After concluding that global warming almost certainly is man-made and poses a grave threat to humanity, the U.N.-sponsored expert panel on climate change is moving on to the next phase: what to do about it.
The Intergovernmental Panel on Climate Change, or IPCC, will meet next week in Berlin to chart ways in which the world can curb the greenhouse gas emissions that scientists say are overheating the planet.
It is also trying to give estimates on what it would cost.
In the third report of a landmark climate assessment, the IPCC is expected to say that to keep warming in check, the world needs a major shift in investments from fossil fuels — the principal source of man-made carbon emissions — to renewable energy.
“Underlying this report is a lot of technical analysis of the different solutions, for example wind energy, solar, better energy efficiency and what is the cost of that,” said Jake Schmidt, international climate policy director at the National Resources Defense Council, a Washington-based environmental group. “And there will also be some discussions of how deep global cuts are needed to put us onto these different climate trajectories.”
A leaked draft of the report sent to governments in December suggests that in order to keep global temperature increases below 2 degrees Celsius (3.6 F) by the end of the century — the stated goal of international climate talks — emissions need to fall by 40-70 percent by 2050.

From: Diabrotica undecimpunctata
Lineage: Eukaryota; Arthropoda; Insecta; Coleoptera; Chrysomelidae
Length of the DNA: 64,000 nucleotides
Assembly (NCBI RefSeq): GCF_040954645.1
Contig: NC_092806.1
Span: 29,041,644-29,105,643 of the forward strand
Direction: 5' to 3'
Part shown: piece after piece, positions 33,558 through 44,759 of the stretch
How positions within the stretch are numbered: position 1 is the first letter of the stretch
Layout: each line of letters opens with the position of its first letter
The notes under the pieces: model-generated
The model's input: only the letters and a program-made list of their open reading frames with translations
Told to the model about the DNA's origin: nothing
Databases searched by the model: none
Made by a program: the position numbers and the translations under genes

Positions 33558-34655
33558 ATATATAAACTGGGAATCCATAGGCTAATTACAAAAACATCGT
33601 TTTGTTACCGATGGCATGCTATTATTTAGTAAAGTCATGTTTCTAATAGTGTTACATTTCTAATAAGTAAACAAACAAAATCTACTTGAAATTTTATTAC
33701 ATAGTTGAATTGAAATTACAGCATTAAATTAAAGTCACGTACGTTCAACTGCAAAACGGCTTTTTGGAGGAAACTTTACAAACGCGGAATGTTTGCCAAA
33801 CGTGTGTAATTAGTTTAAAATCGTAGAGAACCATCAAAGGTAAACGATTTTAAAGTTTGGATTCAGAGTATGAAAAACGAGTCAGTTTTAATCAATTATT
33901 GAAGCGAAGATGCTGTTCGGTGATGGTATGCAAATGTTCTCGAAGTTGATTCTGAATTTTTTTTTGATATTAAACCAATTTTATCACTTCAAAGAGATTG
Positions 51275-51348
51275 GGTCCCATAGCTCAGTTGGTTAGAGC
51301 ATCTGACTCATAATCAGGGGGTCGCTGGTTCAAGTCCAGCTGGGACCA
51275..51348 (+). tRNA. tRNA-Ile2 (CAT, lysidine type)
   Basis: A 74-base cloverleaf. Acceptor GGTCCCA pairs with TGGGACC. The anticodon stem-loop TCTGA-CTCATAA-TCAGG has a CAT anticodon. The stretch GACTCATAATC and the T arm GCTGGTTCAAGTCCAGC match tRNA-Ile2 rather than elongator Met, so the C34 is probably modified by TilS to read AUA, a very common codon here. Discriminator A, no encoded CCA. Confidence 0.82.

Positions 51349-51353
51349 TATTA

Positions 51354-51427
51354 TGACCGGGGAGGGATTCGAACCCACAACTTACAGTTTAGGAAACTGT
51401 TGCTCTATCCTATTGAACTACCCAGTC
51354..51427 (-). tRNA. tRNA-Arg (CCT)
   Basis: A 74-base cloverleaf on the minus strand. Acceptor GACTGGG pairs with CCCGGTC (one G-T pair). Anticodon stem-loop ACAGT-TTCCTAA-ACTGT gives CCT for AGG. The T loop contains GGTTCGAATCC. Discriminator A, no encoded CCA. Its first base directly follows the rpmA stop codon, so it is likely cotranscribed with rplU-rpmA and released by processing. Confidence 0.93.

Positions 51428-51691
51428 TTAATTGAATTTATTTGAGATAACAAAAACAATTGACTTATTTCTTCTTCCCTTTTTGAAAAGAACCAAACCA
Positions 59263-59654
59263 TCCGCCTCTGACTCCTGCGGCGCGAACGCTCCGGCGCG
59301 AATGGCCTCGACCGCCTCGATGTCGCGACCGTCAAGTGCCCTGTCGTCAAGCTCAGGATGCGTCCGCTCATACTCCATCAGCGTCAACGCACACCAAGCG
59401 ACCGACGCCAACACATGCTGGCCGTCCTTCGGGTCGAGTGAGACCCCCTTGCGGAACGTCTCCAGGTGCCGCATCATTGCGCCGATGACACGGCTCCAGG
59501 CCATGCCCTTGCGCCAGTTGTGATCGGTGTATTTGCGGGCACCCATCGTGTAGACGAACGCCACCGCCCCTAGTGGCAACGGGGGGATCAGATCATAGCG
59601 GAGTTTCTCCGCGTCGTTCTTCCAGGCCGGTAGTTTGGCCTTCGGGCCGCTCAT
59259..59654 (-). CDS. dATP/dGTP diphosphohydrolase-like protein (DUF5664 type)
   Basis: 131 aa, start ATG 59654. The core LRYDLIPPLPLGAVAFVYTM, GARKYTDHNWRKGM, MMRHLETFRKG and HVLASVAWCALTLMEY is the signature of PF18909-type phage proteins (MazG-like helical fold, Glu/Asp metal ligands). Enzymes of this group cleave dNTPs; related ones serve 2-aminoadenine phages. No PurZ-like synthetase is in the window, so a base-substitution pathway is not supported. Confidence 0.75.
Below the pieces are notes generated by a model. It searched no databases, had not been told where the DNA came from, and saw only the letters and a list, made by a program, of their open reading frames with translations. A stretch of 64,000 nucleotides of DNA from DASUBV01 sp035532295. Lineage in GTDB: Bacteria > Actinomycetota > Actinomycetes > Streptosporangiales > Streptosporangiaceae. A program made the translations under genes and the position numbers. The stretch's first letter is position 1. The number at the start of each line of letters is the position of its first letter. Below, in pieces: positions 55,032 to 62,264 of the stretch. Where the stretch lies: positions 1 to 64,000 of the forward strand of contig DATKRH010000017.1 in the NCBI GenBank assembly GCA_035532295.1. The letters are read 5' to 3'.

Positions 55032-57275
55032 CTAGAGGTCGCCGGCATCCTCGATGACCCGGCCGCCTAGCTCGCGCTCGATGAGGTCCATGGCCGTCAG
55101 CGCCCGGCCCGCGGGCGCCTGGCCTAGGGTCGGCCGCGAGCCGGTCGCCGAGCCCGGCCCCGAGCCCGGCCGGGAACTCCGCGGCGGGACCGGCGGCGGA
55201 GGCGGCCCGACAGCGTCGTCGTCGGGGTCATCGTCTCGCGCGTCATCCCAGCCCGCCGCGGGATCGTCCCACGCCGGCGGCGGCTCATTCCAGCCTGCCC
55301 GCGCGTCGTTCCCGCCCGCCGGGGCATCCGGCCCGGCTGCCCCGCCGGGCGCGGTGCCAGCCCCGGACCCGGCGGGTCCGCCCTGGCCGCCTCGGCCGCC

Investments in fossil fuels such as oil and coal would have to drop by $30 billion a year, while spending on renewables would have to go up by $147 billion annually, according to the draft.
That message is likely to face opposition from the fossil fuel industry and countries that depend on it.
Earlier this week, Exxon Mobile said the world’s climate policies are “highly unlikely” to stop it from selling fossil fuels far into the future.
That contrasted with a message from U.N. climate chief Christiana Figueres, who told oil and gas industry officials in London on Thursday that three-quarters of the fossil fuel reserves still in the ground needs to stay there for the world to achieve the 2-degree target.
“We must look past the next quarter, past the end of the decade, into the second half of the century by which time the global economy must be carbon neutral,” Figueres said.
The alternative plan to mitigate climate change would involve coming up with new ways to scrub carbon out of the atmosphere or prevent too much sunlight from being trapped in the atmosphere by greenhouse gases.
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